Two Poems by Crystal Wilkinson

Crystal Wilkinson is Kentucky’s Poet Laureate.  The following poems are from her most recent publication entitled Perfect Black, a memoir in verse which elegantly explores rural Black girlhood, religion, sexual abuse, and growing up in Southern Appalachia.

Many of her poems model the courage it takes to shed expectations and worry, while concurrently accepting the reality of living in an imperfect society.

To be free from societal expectations for our bodies – “Black & Fat & Perfect”
To be free from worrying about our children’s safety – “Mother’s Day”

Black & Fat & Perfect
by Crystal Wilkinson

He knows there is truth in silence,
in the stillness of perfect black,
perfect balance-bliss from the kiss
of ancient chants. They are patient
as the clouds of dust in the corners-
remnants of the sloughing of old skins
reborn in the us of them. Round tree to bark back
they lie in moonlight & haze till day breaks
& the dust floats into the light above them
a magical veil to cover their faces
a balm to heal all wounds.
Light dances in the window
& the work of morning begins.
He brews the coffee. She churns the sausage.
He scoops her waist from behind,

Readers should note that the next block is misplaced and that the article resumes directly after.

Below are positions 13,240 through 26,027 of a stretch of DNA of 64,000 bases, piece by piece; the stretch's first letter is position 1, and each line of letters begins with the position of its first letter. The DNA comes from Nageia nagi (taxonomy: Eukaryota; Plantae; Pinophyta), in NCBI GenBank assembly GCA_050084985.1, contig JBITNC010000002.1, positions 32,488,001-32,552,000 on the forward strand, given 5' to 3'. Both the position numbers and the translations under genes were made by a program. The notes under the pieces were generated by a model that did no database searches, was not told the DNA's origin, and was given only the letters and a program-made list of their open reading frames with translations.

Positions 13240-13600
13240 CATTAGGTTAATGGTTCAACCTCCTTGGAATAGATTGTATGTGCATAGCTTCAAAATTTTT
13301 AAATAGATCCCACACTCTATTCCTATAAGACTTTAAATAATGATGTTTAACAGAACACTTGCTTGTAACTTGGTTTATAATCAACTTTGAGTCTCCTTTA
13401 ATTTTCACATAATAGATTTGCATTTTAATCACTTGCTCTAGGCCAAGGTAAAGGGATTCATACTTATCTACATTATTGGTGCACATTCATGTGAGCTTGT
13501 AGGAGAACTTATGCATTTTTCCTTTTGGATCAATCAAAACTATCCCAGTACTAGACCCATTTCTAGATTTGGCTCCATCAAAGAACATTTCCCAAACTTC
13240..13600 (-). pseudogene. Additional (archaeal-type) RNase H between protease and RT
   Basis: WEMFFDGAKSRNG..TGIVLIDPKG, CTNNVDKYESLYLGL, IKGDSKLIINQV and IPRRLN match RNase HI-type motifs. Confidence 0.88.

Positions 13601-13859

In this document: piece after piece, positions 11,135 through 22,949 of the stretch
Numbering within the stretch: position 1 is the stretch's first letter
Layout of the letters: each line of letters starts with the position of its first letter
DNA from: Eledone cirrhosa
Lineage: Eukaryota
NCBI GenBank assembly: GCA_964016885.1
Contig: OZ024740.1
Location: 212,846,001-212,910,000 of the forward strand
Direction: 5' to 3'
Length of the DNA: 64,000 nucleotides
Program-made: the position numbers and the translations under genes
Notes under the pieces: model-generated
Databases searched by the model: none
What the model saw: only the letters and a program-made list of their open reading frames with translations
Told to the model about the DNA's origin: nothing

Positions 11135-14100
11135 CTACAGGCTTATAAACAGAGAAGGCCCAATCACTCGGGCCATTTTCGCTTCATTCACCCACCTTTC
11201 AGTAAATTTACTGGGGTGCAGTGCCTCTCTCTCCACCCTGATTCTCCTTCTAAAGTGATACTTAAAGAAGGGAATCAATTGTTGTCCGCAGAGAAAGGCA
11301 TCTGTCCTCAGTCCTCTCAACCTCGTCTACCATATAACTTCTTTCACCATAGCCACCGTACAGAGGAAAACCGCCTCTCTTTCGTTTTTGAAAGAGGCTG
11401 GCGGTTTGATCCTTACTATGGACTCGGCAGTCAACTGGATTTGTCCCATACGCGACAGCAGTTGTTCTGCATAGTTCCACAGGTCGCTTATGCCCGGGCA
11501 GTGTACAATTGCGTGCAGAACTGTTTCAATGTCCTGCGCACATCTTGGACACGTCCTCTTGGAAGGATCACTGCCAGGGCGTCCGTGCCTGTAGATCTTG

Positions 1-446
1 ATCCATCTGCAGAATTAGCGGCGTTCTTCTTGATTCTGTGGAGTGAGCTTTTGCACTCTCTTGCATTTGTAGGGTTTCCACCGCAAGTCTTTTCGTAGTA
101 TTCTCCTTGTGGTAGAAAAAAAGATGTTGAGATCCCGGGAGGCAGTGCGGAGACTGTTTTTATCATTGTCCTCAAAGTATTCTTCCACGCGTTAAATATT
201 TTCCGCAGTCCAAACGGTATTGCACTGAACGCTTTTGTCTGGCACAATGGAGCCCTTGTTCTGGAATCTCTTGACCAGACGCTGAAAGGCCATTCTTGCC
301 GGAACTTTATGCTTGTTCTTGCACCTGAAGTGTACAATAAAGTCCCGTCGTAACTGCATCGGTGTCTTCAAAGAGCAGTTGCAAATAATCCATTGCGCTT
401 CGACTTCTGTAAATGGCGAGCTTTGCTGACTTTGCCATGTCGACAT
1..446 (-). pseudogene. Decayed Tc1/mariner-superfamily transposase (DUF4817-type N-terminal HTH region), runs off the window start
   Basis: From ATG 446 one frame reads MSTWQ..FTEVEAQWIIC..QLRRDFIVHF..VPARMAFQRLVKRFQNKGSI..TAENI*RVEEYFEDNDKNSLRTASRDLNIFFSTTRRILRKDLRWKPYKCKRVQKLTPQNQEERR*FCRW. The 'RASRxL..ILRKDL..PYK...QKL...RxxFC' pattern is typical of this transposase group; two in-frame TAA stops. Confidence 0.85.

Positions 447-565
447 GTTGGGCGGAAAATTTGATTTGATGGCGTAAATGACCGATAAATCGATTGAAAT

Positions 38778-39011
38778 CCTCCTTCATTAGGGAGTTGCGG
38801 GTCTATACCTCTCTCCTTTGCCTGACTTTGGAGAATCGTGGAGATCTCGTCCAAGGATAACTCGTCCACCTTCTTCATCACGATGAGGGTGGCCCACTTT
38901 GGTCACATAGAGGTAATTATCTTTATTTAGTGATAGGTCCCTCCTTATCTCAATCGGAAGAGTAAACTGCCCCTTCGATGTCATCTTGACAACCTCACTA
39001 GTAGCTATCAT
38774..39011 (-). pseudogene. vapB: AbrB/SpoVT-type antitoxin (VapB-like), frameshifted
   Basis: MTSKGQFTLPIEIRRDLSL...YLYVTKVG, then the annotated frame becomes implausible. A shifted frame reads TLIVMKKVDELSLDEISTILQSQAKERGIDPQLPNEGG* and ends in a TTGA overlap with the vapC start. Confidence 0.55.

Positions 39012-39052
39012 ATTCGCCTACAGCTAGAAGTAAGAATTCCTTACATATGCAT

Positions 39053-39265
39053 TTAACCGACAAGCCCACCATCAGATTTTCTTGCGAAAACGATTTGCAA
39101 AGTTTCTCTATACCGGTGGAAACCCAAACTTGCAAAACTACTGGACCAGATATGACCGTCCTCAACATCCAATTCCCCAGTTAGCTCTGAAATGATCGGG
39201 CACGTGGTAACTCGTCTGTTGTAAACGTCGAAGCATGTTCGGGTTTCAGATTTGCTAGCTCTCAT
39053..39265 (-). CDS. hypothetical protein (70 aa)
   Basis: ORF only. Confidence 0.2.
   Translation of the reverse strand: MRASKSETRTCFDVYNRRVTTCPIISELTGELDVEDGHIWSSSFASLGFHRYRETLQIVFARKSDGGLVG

cups the girth of her belly & she is black & fat
& perfect in his capable, warm hands.

Mother’s Day
by Crystal Wilkinson

Last night
i dreamed
my son joined a gang
A gang
one million strong

This gang
these brothers
spoke Swahili
& street talk

& nobody was afraid

This gang walked around
in broad daylight
& after midnight
hair kinky crazy

& nobody pointed their pistols

This gang
they wore kente durags
around their foreheads
cowries around their necks
didn’t take no shit

& nobody was afraid

This gang
one million strong
These sons
were intelligent
like they always been

& nobody said they were not able

This gang
they were the future
all about the business
of being correct

& nobody was afraid

This gang
they walked the streets
in great numbers

& nobody cuddled their purses

This gang
they stood up
& spoke up
when justice showed
its true colors

& the swat team didn’t come

This gang
they went to schools
where no teachers made them feel
worth less or like criminals

& nobody cried rape

This gang
they praised god
their way
& remembered ancestors
in old as time ceremonies

& nobody was afraid

beat drums
They beat drums
& beat drums

& nobody was afraid

This gang
sang their
warrior songs
baritone voices
stirring all those
with ears bent

& nobody was afraid

Last night
i dreamed
by son joined a gang
a gang
one million strong

This morning
i woke up
said a prayer
& prepared him
for another day
in fayette county public schools

& was very much afraid

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